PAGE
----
I grew up with music and am thankful for my musical household. Of course, with my family “growing up with music” didn’t mean coming from a musically talented family, but living above a disco lounge. In thinking about my childhood I remember my brother and I putting our ears to the floor late at night to hear the sounds of the 70’s. I also have fond memories of my uncle singing into a hairbrush, my first portable radio, and my first Walkman!
A memorable quote about the link between music and creativity comes from creativity facilitator, Bill Sturner, who said, “…music cuts through and gets you to glide with it.” And, if you think about it, music really does have a way of shifting our moods. Music can make us happy, give us energy, make us cry, make us conjure images of the past…and even images of the future.
When I first graduated college, I set a goal of talking to one new person a day. This goal helped me meet many interesting people and even helped me land my first job in the field of marketing. However, as time went on, I soon fell into chatting and socializing with my familiar set of friends.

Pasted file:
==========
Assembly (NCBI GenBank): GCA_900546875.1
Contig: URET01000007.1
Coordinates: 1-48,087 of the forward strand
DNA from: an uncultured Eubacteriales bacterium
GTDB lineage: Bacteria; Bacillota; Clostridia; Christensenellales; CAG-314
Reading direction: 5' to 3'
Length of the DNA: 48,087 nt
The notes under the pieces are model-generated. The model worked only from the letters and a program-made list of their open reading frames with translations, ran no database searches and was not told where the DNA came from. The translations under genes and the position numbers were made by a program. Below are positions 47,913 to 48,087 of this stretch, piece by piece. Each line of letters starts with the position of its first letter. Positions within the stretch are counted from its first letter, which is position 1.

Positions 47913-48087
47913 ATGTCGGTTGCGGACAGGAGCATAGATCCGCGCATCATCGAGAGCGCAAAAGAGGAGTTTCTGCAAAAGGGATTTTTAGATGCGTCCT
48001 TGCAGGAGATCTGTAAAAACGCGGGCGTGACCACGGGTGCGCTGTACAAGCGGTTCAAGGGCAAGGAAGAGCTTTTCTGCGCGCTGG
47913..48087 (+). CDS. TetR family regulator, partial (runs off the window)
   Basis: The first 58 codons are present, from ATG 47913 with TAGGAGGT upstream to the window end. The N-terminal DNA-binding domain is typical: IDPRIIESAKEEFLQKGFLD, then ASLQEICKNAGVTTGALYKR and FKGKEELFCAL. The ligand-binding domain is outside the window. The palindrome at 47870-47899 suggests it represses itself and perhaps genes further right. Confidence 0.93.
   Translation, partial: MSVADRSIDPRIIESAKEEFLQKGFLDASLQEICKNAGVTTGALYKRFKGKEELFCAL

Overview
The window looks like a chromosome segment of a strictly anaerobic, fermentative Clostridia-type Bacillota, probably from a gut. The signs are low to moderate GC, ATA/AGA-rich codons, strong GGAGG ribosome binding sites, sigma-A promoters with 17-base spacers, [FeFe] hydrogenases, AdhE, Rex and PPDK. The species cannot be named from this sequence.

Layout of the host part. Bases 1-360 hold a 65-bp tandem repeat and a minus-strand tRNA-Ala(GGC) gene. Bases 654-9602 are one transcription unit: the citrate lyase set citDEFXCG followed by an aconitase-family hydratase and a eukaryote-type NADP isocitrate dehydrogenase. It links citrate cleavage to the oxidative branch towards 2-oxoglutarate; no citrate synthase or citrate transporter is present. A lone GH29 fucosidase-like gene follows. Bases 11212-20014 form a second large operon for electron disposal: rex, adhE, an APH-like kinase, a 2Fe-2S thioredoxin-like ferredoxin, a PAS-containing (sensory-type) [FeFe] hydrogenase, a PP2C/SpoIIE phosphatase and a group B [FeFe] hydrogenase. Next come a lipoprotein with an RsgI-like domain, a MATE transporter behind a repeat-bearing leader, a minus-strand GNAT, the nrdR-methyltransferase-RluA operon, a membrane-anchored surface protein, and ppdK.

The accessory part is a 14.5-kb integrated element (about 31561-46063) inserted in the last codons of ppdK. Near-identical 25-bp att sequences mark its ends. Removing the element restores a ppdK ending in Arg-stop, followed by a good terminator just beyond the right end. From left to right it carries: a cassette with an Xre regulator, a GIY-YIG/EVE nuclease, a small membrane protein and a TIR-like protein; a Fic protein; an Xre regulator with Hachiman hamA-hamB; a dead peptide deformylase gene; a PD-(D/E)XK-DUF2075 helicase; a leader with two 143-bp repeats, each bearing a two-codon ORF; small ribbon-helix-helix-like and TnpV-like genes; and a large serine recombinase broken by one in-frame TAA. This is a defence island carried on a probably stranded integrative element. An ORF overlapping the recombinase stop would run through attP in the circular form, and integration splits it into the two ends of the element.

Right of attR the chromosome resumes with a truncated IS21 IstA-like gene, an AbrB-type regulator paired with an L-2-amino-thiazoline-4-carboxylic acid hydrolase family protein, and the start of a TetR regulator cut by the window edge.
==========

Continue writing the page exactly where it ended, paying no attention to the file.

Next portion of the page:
Once I started traveling for work, this all changed. A number of years ago, I was one of the top travelers in my company. In my travels I met many people. What I found interesting was of all the conversations, the most authentic and most heartfelt were the ones with seatmates on my flights. I once met a brain surgeon who was burned out and didn’t want to be a brain surgeon anymore. This surgeon shared his concern about what lifestyle changes in switching careers might mean to his family.
In this nonfiction work geared towards a business audience, Pink argues the age of “left-brain” dominance is giving way to “right-brain” thinkers whose minds are more akin to designers, inventors, teachers and storytellers than lawyers and MBA’s. With the coming of what Pink refers to as the Conceptual Age, the future is in the hands of creators and empathizers, pattern recognizers, and Read more